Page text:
A body camera is a video recording system that is typically utilized by law enforcement to record audio and video of the officer’s day-to-day interactions with the public, gather video evidence at crime scenes, and has been known to increase both officer and citizen accountability. Body cameras are small devices that are usually attached to the head or upper body of a police officer, while some miniature cameras are attached onto the glasses of police officers. It’s the latest technology being implemented into police departments across the country. Some cameras have enough battery life for a couple of hours of recording (usually 3 hours), while others can last as long as 12 hours. The cameras generally run between $200 to $1,000.


Firms such as Taser and Vievu produce body cameras for police officers. Taser’s camera model, the Axon Flex, includes two parts: a button for the officer to double-click so the camera starts recording, and a thin camera which attaches to any headgear or the officers collar using a secure magnetic mount (Lopez, 2015). On the other hand, Vievu took a slight different approach for its model. The device has a slider that turns the camera on, and is mounted onto the officers chest. Vievu stated that according to their knowledge, officers did not like wearing something on their heads for a long time.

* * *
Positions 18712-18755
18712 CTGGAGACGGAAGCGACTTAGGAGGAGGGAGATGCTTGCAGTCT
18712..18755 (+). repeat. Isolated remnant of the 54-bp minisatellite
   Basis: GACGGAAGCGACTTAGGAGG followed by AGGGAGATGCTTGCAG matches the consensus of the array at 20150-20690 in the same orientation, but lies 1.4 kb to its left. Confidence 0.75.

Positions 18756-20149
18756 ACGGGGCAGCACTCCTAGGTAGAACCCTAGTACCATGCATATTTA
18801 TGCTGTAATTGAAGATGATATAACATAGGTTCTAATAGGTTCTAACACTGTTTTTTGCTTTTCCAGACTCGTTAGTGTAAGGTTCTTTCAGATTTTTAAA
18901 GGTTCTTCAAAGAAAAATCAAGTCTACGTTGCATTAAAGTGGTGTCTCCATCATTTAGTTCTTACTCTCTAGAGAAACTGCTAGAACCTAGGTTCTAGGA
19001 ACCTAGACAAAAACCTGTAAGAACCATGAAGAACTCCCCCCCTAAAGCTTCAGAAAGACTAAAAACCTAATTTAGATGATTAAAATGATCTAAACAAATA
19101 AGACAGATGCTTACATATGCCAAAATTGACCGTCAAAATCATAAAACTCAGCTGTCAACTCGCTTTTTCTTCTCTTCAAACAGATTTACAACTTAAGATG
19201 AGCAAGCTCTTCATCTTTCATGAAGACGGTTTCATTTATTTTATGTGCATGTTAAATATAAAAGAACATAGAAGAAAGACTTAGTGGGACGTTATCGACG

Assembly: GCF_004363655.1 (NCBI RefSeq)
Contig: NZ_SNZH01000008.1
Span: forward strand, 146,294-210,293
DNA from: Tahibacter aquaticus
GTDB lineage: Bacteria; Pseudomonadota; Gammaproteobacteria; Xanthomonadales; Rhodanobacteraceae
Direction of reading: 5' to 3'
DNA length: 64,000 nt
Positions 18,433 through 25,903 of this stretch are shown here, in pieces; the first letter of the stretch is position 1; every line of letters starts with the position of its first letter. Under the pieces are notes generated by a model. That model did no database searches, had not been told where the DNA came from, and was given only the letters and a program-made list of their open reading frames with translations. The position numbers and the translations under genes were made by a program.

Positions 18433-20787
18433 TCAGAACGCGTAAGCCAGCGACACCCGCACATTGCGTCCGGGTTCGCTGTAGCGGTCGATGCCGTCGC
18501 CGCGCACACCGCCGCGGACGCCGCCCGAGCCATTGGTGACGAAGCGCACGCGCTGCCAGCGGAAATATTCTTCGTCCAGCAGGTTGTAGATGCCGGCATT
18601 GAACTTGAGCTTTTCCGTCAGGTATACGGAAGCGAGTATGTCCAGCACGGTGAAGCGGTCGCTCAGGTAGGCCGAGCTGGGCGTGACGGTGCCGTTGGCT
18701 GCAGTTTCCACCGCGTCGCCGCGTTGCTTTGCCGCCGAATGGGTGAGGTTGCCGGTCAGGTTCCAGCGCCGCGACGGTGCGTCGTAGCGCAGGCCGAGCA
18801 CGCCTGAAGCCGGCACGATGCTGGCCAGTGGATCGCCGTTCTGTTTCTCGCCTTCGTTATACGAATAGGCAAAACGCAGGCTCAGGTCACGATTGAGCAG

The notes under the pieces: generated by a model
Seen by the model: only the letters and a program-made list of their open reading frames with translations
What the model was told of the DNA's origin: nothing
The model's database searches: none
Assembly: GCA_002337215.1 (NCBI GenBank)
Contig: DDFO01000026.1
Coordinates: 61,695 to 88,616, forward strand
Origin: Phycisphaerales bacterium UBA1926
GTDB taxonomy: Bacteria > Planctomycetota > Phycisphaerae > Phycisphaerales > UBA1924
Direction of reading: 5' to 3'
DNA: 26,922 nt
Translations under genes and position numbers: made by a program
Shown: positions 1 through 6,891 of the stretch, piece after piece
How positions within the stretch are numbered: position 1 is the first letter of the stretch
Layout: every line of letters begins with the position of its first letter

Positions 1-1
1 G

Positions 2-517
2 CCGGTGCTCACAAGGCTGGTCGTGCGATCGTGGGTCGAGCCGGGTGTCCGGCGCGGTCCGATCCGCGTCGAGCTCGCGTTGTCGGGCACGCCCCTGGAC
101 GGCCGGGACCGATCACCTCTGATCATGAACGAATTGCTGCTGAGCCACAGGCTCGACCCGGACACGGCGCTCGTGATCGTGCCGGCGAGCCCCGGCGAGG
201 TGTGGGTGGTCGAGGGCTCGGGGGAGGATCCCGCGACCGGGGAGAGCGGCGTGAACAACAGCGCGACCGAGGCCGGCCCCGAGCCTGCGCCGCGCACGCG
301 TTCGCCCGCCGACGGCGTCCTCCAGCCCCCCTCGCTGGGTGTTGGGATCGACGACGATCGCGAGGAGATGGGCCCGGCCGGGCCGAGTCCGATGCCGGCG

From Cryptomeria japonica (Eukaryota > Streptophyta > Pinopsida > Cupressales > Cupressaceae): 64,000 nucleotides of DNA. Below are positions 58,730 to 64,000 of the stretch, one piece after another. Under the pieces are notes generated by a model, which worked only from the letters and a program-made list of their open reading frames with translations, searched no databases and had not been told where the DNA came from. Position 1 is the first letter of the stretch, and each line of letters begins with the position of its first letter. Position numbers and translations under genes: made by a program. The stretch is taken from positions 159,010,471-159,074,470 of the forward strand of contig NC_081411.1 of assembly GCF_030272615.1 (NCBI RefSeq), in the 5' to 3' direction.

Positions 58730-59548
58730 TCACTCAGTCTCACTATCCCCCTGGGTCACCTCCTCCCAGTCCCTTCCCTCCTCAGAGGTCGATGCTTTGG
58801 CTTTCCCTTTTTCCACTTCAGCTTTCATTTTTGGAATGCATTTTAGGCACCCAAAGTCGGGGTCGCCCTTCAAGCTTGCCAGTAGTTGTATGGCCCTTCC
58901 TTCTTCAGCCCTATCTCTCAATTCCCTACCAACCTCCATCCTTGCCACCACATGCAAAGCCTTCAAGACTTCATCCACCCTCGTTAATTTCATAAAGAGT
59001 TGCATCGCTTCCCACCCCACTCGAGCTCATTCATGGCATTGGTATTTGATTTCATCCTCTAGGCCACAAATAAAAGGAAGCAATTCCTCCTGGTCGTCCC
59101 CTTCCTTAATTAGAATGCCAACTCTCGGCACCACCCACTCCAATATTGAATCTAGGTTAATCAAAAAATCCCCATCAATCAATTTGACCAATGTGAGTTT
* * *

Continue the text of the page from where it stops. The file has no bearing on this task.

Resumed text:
As mentioned on Taser and Vievu’s website, all the footage being recorded runs through a secure online server that officers can access through an app on their smartphone but the main server that contains police interactions with the public which happen daily is stored on a website. Taser does not include a delete button on the camera. However, once the recording is uploaded on Tasers cloud,, Taser cannot view the videos as the only people allowed to view the footage are verified administrators (usually police chiefs). People must be verified to access the video, which is also recorded while they view the footage. For example, the log keeps track of what officers do to the footage, whether they apply tags to it to identify the situation or copy it for their own use. The original footage remains saved for 30 days (usually determined by the department), and the administrator receives a notification before the website deletes it. Individual police departments can also set their own policies for how videos from police cameras gets managed, who can view it, when it can be released to the media or the public, and how long footage is retained. Similar to how Taser keeps a track of the logs, Vievu logs all the user and file activity while viewing the footage. Instead of, the company uses a software called VeriPatrol, which allows departments to establish groups of people to see the video. Furthermore, according to Vievu’s President, Steve Lovell, the cameras include a feature called “Vidlock,” which ensures that once a camera has been assigned to a server and database, video recorded on that device can only upload to that server and database. This means cops can’t just hook their body cameras up to any old laptop with a USB cable and transfer files. Vievu also does not have any access to the videos.